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Standing above the law—A Commentary by Chad Flanders ’07 and Robert Wiygul ’08

The following commentary was published in the San Francisco Chronicle on July 12, 2007.

Standing above the law
By Chad Flanders ’07 and Robert Wiygul ’08

President Bush's approval ratings hover in the low 30s, and many pundits have already declared him a lame duck. But late last week, the Sixth Circuit Court of Appeals handed his administration a significant victory by reviving one of its most controversial programs -- the National Security Agency's secret warrantless wiretapping of American citizens. A politically diverse group of plaintiffs had filed a lawsuit in U.S. District Court arguing that the program was illegal. A judge agreed and ordered the government to shut down the surveillance. But in a complete reversal last Friday, the Sixth Circuit dismissed every one of their claims.

The court didn't rule that the NSA program was lawful. In fact, many legal experts believe it is not. Instead, the court's opinion rested on the doctrine of standing, which governs who can bring a lawsuit. For example, if a driver runs over my neighbor's dog, I can't sue the driver on my neighbor's behalf.

In legal terms, only my neighbor has standing to sue. The U.S. Supreme Court has interpreted the Constitution to give standing only to those who can show they have personally suffered a legally recognizable injury, or "injury in fact," as a result of the challenged conduct.

Aware of this hurdle, the plaintiffs, who included professors, journalists and lawyers who have contacts and clients in the Middle East, argued that they were injured by the very possibility that they were being wiretapped. Fear that their privacy was being illegally invaded, they claimed, intimidated or "chilled" them from exercising their rights to communicate freely.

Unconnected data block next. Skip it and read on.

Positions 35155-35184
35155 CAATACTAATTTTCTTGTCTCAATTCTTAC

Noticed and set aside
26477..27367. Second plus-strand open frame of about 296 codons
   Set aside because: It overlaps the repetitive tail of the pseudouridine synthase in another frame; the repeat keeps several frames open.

The Sixth Circuit declared that this "chilling effect" harm was too speculative. The Supreme Court's earlier decisions had not made completely clear what kind of injury would satisfy the standing requirement. But the court had expressly said that "conjectural and hypothetical" injuries are inadequate -- language that proved fatal to the plaintiffs' case.

It's hard to fault the Sixth Circuit's decision based on the law. But it raises serious constitutional concerns. Any secret surveillance program worthy of its name will not inform its subjects that their privacy has been invaded. And courts are understandably reluctant to allow plaintiffs to dig around in classified files in search of needed evidence. The ironic result is that a government program that is more secret than the law allows is so secret that it escapes judicial scrutiny. In a country committed to the rule of law, this result is intolerable.

Last year, U.S. Sen. Chuck Schumer, D-N.Y., introduced legislation that would fix the problem, by authorizing lawsuits against the government by people, like the plaintiffs, who reasonably fear they are being wiretapped. It's a promising strategy: Congress could give explicit legal recognition to the plaintiffs' injury, thus giving the plaintiffs standing to challenge the surveillance program. Although the Supreme Court has not fully settled the question of Congress' power in this area, the court has often deferred to congressional statutes that grant standing.

Schumer's bill languished in the then-Republican-controlled Congress. Now is the time to enact it.

It is in everyone's interest that federal courts render a conclusive decision on the constitutionality of the surveillance program. Uncertainty over the lawfulness of our president's actions serves neither civil liberty nor national security.

Robert Wiygul is a third-year student and Chad Flanders is a recent graduate of the Yale Law School.